Gloucester Rugby: Another vintage show from Simpson-Daniel
Gloucester Rugby 29 London Wasps 22
HARD to believe James Simpson-Daniel is no longer in his twenties.
Forget the hairline a moment, just marvel at the stunning try he produced out of next to nothing on Saturday.
One of two Gloucester scores that proved decisive in a gritty and breathless victory, good old Sinbad poured another drop from his bottomless vintage bottle.
Sunday and Monday evenings £12.00 per head for an all inclusive meal with Indian and Thai cuisine (normal price £14.50).
Bring this voucher to the restaurant complete with your name and email address on it.
Terms: Expires 31st July
Contact: 01452 223782
Valid until: Wednesday, July 31 2013
Harder to believe still, for those of a Cherry and Whites persuasion, is England's consistent myopia.
Once again the men in white find themselves short of a blindside wing.
Maybe they should recalibrate their search a little lower than 6ft 4in.
Hardest to believe of all ultimately, is that at the ripe young age of 30, it now falls to Simpson-Daniel to eschew man of the match awards and heap praise on talented youngsters.
It hardly feels like five minutes since a ruddy-cheeked schoolboy who could not fill his shirt outfoxed the menacing Jonah Lomu. Alarmingly, a decade has passed in between.
And remember Simpson-Daniel toying with Lawrence Dallaglio en route to James Bailey's field-length score against Wasps – that was six years hence.
For many players, already such deeds would be consigned to history.
But longevity is Simpson-Daniel's watchword: if he is sometimes labelled old before his time, it's just because he was so good so young.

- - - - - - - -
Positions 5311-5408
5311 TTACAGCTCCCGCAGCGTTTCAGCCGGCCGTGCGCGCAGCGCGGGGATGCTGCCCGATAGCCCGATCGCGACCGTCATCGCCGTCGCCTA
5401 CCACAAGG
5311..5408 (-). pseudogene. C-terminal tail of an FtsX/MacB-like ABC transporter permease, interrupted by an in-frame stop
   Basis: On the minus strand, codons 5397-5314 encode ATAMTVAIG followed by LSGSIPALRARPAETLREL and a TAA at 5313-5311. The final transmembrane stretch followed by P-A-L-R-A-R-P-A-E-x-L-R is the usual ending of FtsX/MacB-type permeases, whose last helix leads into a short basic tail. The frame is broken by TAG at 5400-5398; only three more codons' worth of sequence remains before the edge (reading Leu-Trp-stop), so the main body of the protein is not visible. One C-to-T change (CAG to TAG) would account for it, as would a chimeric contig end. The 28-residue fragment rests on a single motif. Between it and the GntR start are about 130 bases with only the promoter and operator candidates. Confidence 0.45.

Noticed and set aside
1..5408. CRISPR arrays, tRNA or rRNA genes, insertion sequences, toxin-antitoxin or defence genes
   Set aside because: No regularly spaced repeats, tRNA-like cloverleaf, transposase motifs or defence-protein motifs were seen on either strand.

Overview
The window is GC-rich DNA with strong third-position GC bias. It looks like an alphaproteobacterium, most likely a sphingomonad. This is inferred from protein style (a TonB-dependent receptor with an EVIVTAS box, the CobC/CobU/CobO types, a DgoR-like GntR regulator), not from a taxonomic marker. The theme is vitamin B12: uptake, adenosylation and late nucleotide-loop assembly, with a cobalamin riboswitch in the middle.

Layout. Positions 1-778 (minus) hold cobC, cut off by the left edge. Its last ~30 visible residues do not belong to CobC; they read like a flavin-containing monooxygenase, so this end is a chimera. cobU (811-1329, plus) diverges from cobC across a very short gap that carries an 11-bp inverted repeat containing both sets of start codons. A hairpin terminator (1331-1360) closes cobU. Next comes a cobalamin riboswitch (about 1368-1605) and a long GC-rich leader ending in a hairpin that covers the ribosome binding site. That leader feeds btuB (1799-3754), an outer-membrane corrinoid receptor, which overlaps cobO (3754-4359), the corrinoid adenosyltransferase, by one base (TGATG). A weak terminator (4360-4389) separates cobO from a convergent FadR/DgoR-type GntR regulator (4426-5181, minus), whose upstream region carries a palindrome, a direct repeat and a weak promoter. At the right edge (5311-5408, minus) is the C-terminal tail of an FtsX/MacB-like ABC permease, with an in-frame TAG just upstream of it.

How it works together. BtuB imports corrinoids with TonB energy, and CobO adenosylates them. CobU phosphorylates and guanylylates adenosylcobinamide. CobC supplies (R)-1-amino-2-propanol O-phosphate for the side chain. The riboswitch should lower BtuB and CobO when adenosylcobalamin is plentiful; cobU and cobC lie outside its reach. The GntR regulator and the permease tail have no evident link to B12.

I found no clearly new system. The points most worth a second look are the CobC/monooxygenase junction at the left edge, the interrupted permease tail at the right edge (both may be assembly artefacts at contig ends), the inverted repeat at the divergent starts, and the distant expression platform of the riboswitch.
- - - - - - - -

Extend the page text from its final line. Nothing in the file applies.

"I remember being termed a veteran once – I was 28!" he joked.
"Now I'm 30 I don't mind it so much, but I feel great, I'm really enjoying this season, and it was great to get some ball on Saturday."
'Some ball' is the typically humble way of describing a score worthy of any contest, the world over.
Irrepressible 23-year-old menace Tom Savage straightened the Wasps backline in the 13 channel, and gave Simpson-Daniel at best half a yard.
But when has the Stockton-born guile-merchant ever needed more than that? Powering in off left foot and left flank, ever-popular Sinbad skinned three defenders in one swoop.
Stepping the same way again, he left another for dead, and produced a swan-dive flourish for the finish.
Add to that a sneak-thief score from Tongan beefcake Sione Kalamafoni, and Gloucester had enough for victory – but there was no need for them to go and prove it.
No sooner had Kalamafoni exposed a poorly-defended ruck fringe to blast home Gloucester's second score, than Elliot Daly was in at the other end.
The home side bungled the restart, Wasps snaffled possession – and England Under-20s graduate Daly stood up Henry Trinder and left him clutching fresh air on the Kingsholm turf.
No one else got anywhere near the talented Wasps centre, and from 20-3 and cruising, Gloucester had to watch Wasps puff out chests and decry 'game on'.